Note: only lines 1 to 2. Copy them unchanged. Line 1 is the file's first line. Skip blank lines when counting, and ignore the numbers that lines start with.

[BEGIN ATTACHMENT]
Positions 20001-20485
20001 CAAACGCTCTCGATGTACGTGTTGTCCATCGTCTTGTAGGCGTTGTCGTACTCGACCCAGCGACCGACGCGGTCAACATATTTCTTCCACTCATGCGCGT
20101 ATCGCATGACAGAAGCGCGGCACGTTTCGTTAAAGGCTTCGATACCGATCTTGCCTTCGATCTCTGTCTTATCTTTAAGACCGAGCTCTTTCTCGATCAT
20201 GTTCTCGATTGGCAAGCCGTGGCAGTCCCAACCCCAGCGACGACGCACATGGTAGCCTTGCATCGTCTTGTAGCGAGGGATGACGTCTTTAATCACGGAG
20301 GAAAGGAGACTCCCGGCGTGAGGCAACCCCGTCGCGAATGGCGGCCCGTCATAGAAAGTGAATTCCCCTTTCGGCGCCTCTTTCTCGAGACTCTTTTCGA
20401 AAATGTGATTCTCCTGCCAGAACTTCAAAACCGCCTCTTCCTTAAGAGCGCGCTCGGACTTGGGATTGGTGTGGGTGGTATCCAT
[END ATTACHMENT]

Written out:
Positions 20001-20485
20001 CAAACGCTCTCGATGTACGTGTTGTCCATCGTCTTGTAGGCGTTGTCGTACTCGACCCAGCGACCGACGCGGTCAACATATTTCTTCCACTCATGCGCGT